We held hands as we listened to the radio.
I’m sure neither one of us actually heard the music, though. It felt like the longest car ride we had ever taken.
We had just lost our second dog, Lucy. She was our first pet, adopted in the spring after we moved in together.
While we crouched down in the floor at the vets office an hour before, tears streaming down our faces, looking at our now asleep shepherd, my husband uttered the words that have haunted me for the past three days.
“Our youth is gone.”
Lucy and Gatsby were one of our first major decisions as a married couple. They were the first things we loved together. One of the first things we shared a camaraderie over. They were probably one of the first things we argued about, too.
We loved them together in the California sunshine for almost a year, before we packed up and drove across country back to the cornfields of Maryland. We loved them together while we fixed up our old farm house. We loved them together when our family grew to welcome our children.
I close my eyes from time to time, and think back on California when life gets too hectic. It was a place that is so unlike the Eastern Shore of Maryland, and yet a place that my heart beats for with all the familiarity of a place I’ve always known.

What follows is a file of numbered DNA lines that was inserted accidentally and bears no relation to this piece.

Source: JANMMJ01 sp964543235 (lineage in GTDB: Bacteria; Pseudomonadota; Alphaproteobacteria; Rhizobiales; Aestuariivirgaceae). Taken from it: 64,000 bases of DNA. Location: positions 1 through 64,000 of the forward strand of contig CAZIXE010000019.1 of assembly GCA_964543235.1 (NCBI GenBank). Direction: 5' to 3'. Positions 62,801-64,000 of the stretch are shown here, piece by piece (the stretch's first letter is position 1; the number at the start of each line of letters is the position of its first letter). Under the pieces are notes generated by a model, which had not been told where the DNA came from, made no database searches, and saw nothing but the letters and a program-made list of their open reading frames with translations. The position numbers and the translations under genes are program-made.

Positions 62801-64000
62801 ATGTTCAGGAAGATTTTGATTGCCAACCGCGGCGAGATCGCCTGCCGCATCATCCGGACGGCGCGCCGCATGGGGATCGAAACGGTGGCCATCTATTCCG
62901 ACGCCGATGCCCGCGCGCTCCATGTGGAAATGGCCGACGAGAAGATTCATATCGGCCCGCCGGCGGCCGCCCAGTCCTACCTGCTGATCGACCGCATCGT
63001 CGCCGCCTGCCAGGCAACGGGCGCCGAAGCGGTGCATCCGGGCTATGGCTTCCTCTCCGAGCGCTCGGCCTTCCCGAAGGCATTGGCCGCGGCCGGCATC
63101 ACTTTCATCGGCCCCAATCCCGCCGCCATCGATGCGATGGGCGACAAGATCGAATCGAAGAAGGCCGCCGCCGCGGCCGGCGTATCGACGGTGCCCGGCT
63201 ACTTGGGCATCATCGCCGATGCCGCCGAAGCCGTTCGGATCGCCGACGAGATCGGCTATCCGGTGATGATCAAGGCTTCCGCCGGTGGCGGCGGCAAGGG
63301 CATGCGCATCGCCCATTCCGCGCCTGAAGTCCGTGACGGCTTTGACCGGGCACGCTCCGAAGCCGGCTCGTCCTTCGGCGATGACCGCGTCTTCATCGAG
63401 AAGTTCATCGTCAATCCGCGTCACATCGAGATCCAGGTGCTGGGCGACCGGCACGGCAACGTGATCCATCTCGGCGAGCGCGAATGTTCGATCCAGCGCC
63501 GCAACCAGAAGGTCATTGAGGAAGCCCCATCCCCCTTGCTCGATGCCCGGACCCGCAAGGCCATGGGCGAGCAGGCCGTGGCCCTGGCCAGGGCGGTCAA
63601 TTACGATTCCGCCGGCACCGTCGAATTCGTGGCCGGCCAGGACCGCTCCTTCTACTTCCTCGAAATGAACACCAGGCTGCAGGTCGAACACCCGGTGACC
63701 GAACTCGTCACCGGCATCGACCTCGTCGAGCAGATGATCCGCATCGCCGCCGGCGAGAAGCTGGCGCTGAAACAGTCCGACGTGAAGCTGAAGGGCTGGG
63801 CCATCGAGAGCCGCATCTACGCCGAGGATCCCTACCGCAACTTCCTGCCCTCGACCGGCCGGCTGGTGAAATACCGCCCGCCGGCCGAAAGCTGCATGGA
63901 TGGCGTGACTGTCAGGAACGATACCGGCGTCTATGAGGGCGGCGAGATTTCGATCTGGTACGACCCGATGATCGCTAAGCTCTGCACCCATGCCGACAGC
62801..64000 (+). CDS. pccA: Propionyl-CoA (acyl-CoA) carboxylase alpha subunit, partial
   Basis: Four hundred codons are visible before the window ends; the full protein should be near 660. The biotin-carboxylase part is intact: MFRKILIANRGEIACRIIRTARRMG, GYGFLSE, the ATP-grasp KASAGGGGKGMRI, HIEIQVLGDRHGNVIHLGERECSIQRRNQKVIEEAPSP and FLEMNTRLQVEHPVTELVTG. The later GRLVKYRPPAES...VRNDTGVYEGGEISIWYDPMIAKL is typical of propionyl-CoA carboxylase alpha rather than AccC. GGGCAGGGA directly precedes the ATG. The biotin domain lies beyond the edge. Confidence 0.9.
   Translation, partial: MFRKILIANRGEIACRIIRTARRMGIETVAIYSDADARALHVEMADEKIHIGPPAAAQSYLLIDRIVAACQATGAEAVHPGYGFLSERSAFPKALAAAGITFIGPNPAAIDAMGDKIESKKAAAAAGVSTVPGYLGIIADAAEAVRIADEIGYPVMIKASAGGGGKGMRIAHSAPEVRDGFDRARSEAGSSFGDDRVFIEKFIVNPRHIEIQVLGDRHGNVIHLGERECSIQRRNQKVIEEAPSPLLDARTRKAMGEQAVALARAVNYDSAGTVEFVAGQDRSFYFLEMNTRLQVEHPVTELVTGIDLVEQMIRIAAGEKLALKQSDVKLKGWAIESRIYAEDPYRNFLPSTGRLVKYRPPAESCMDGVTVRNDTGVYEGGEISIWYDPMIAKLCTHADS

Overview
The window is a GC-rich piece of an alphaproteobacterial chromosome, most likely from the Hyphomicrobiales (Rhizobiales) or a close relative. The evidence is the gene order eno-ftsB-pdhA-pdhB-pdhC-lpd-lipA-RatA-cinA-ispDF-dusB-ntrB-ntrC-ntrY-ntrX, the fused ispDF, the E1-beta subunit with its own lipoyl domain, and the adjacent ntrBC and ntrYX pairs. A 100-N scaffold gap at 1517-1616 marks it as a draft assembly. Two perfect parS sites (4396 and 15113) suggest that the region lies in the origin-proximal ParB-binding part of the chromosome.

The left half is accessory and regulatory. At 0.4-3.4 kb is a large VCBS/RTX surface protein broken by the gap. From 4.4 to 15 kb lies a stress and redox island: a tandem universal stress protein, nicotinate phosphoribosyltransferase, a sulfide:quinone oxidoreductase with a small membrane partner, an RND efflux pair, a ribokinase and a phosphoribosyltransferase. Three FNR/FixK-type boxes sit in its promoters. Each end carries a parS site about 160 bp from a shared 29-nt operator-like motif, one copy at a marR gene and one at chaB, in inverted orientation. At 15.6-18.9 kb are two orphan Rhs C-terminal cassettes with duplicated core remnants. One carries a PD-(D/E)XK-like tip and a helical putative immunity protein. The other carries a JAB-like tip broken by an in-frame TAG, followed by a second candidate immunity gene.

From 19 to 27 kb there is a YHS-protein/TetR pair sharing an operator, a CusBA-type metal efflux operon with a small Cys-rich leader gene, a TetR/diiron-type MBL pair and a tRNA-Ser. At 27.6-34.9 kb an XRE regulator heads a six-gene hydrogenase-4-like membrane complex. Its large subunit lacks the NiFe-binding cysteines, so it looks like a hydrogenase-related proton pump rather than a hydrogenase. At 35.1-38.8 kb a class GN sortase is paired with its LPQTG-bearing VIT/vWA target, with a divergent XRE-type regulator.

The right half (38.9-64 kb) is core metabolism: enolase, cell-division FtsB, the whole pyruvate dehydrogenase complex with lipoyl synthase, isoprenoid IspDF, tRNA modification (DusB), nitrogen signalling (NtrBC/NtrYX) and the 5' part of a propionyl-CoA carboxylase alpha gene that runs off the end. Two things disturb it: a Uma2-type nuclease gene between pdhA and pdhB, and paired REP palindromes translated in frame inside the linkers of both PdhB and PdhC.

Who doesn’t grow accustomed to seeing the ocean on their way to work every day. Who doesn’t like to see flowers blooming all year long? How could you drive up the coastline of California and not fall in love?
We were just married, learning how to live with one another and how to love each other past the point of “I do.” Sometimes, that was really difficult.
We welcomed those doggies into our home together with open arms. First Lucy in the spring. It wasn’t long before we decided that she needed a companion, and within a few months time we brought home Gatsby. They took to one another instantly.
From there, we frolicked our way through the rest of the year before reality sank in and it was time to go home. We were all stuffed into my old Chevy Blazer, and we bemoaned our luck that we would be following an Eastbound storm front during our entire journey.